Ripping the lid off the id

The 1941 MGM DR. JEKYLL AND MR. HYDE has never been a favourite of mine. In the MGM tradition, it substitutes production gloss for imagination, throwing money at the screen, with little high-grade thought in evidence. Spencer Tracy is no favourite of mine either, though I acknowledge that he CAN be rather fine. He was routinely praised as an underplayer, but he’s uncomfortably broad here, partly because he’s trying to do Hyde with minimal makeup, which means plenty of eye-rolling instead. I do wish somebody in the ’40s had tried to make the story with TWO actors. Imagine Michael Redgrave as Jekyll and Robert Newton as Hyde!

Still, the flick has some exciting sequences, once you wade through the set dressing and gowns by Adrian and endless padding. The montage-transformations, inspired by Mamoulian’s subjective hallucination sequence in the 1931 version (it’s absolutely shameful how much here is lifted from that superior production), have a Slavko Vorkapich kind of insanity, but are actually the work of filmic doppelganger Peter Ballbusch, who must have been taking lessons from the king of cod-surrealist montage malarkey.

The fast-cut assemblages of detail shots as Dr. J. brews his potion, bars the door and draws the shades, harks back to Eisenstein and forward to Sam Raimi, and then we’re into the lunacy:

Good Girl Lana Turner (!) and Bad Girl Ingrid Bergman (!) emerge from a lily pond, trying to look naked, and then everything goes all champagne-sparkly.

Then it’s “Into the mud, scum-queen!” as Dr. Michael Hfuhruhurr might say, as the fizzy pond becomes a feculent quagmire, sucking the soiled maidens down into the dirty depths of Spencer Tracy’s pervy unconscious. Now he is a coachman, swinging freely with the lash, and Turner and Bergman are his horses. Well, I make it a rule never to criticise anybody’s lifestyle choice.

“Sadism is fine as long as you’re not hurting anybody,” ~ Cynthia Payne.

Transformation #2 features more of the same. Lana Turner is a Bottle Imp, sealed within the GLASS WALLS OF SOCIETY:

Ingrid Bergman is A SEXY CORK:

And yes, Spencer Tracy is screwing her.

My absurdly glossy, beautiful book Hollywood Horror by Mark A. Vieira is full of great background stuff. Spence is quoted as having said ~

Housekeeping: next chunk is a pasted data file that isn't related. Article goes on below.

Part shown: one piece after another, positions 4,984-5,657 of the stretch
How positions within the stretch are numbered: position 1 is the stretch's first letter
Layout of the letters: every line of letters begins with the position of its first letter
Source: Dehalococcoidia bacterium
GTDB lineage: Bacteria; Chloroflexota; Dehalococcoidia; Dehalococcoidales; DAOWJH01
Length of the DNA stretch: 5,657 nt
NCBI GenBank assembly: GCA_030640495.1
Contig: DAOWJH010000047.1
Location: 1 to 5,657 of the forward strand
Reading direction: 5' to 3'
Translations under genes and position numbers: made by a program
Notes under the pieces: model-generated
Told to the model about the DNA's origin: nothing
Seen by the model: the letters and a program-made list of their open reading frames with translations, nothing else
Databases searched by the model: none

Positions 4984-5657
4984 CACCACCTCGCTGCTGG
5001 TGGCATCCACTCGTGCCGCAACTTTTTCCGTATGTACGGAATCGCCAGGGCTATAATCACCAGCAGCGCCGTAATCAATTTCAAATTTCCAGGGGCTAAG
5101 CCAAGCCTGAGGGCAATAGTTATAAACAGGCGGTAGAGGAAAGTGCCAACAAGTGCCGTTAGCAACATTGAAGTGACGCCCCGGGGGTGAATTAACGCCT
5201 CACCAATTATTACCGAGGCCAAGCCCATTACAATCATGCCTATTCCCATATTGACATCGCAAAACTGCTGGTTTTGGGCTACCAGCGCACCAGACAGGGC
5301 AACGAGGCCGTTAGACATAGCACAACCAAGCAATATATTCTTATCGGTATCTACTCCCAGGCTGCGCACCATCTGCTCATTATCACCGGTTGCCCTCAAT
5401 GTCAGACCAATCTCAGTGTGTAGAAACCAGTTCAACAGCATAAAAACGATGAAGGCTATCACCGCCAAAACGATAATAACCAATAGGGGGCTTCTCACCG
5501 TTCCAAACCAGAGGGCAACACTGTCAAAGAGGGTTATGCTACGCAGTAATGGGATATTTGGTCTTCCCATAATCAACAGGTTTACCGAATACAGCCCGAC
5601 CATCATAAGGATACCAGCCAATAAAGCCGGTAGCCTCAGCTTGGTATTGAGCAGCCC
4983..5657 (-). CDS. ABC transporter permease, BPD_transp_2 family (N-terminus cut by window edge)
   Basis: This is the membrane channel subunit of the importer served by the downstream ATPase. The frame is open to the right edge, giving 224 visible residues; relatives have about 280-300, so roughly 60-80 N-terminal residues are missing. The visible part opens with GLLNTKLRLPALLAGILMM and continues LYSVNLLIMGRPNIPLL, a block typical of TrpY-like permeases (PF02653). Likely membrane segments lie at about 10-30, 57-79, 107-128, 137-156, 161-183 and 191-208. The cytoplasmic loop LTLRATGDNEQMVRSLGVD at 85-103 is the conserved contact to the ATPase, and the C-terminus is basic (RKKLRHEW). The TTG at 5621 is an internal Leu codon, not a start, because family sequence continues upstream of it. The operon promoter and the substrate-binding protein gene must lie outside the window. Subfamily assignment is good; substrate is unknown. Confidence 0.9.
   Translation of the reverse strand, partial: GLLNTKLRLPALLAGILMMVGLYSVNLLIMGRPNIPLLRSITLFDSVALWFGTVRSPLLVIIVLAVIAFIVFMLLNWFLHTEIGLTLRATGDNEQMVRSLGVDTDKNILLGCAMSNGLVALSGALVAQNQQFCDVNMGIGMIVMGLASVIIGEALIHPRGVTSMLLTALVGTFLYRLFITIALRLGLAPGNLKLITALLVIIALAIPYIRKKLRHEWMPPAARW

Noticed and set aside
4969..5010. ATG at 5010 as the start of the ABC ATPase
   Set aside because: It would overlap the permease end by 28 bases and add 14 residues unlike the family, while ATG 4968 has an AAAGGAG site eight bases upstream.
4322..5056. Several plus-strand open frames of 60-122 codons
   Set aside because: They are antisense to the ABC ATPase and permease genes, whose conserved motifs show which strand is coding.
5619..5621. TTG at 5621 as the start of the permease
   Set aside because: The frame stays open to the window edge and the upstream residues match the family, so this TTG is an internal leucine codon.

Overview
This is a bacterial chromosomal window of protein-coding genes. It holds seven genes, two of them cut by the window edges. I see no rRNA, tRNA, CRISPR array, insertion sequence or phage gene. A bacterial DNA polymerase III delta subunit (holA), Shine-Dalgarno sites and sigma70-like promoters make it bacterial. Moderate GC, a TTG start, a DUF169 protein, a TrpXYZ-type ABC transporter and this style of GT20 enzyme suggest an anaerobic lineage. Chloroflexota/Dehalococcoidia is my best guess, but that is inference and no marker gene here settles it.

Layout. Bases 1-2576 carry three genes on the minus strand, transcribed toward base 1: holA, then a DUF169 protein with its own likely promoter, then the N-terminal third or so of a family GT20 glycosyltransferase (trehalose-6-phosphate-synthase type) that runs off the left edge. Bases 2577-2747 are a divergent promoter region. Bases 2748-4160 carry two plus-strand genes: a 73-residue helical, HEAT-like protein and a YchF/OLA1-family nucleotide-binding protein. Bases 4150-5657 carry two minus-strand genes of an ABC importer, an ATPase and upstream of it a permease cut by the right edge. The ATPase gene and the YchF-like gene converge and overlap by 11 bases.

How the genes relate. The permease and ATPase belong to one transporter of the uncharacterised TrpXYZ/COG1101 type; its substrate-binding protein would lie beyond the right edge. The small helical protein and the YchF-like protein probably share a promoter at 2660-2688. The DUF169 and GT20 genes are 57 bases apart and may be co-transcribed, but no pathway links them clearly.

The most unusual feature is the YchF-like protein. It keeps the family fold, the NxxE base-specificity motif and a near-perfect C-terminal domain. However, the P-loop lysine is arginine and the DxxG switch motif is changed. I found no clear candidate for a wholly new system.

“I felt Jekyll was a very respectable doctor — a fine member of society….But there was another side to this man. Every once in a while, Jekyll would go on a trip. Disappear. And either because of drink or dope or who knows what, he would become — or should I say “turn into”? — Mr. Hyde. Then in a town or neighborhood where he was totally unknown, he would perform acts of cruelty and vulgarity.”

As a description of the story, this is a mixture of the obvious and the bafflingly inaccurate. But as Vieira helpfully points out, it’s a very accurate profile of Tracy himself, who had been dropped by the Fox Corporation for drunken misconduct. “Tracy, after repeatedly disappearing on binges, quarreled violently with studio head Winfield Sheehan. According to makeup artist Frank Westmore, Tracy ‘went on such a drunken rampage that he had to be locked inside a huge studio sound stage… Before he reached the blessed state of unconsciousness, he tore down sets and systematically smashed thousands of dollars’ worth of lights.'”

3 Responses to “Ripping the lid off the id”

  1. Ew, what have they done to the colour?

    Still, I love that double zoom. Distinctive!

    A friend said, of the zoom: “What was THAT?”

    Me, momentarily fazed: “It was an interesting attempt at…something.”

    Friend: “Can I have that inscribed on my gravestone?”

  2. […] full study of expressionist dream sequences in 40s movies (a trend seemingly begun by Charles Vidor’s BLIND ALLEY, 1939) would be fun to research. […]

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